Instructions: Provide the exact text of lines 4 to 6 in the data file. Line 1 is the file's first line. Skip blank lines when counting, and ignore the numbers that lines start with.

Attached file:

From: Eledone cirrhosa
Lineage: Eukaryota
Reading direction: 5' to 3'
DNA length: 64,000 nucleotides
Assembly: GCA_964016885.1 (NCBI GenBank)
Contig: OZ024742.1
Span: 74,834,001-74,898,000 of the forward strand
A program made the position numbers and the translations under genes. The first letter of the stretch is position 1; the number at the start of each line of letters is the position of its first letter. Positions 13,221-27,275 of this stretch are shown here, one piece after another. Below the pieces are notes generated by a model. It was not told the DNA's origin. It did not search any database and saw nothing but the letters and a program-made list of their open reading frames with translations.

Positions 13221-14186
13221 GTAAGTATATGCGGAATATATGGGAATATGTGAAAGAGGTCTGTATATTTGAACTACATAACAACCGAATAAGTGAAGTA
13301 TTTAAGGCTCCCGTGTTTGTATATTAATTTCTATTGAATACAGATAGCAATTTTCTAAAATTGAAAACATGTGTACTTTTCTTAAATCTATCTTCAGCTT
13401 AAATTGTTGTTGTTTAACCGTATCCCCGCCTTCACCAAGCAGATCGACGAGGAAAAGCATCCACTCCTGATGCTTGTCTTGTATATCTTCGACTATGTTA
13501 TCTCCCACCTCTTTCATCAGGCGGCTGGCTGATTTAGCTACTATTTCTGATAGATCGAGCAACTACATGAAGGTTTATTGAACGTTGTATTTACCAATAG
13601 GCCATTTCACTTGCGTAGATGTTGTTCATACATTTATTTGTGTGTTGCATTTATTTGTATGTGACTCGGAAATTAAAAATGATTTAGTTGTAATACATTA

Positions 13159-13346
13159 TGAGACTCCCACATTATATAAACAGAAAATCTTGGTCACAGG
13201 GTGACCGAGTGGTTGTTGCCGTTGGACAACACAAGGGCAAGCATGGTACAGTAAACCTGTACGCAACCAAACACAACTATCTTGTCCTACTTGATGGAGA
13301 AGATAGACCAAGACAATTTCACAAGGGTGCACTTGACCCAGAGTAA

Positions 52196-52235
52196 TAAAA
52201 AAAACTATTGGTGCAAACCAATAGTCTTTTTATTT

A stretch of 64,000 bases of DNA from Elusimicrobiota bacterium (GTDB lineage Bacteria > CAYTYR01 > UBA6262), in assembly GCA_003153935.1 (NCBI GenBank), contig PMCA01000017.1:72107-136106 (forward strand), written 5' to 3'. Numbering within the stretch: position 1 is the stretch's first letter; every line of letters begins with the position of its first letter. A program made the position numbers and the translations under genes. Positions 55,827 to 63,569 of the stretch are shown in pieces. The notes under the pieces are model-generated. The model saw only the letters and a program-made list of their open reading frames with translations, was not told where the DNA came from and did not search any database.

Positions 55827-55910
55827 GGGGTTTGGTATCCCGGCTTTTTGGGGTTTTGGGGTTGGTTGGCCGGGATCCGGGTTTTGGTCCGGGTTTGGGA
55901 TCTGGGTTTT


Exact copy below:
DNA length: 64,000 nucleotides
Assembly: GCA_964016885.1 (NCBI GenBank)
Contig: OZ024742.1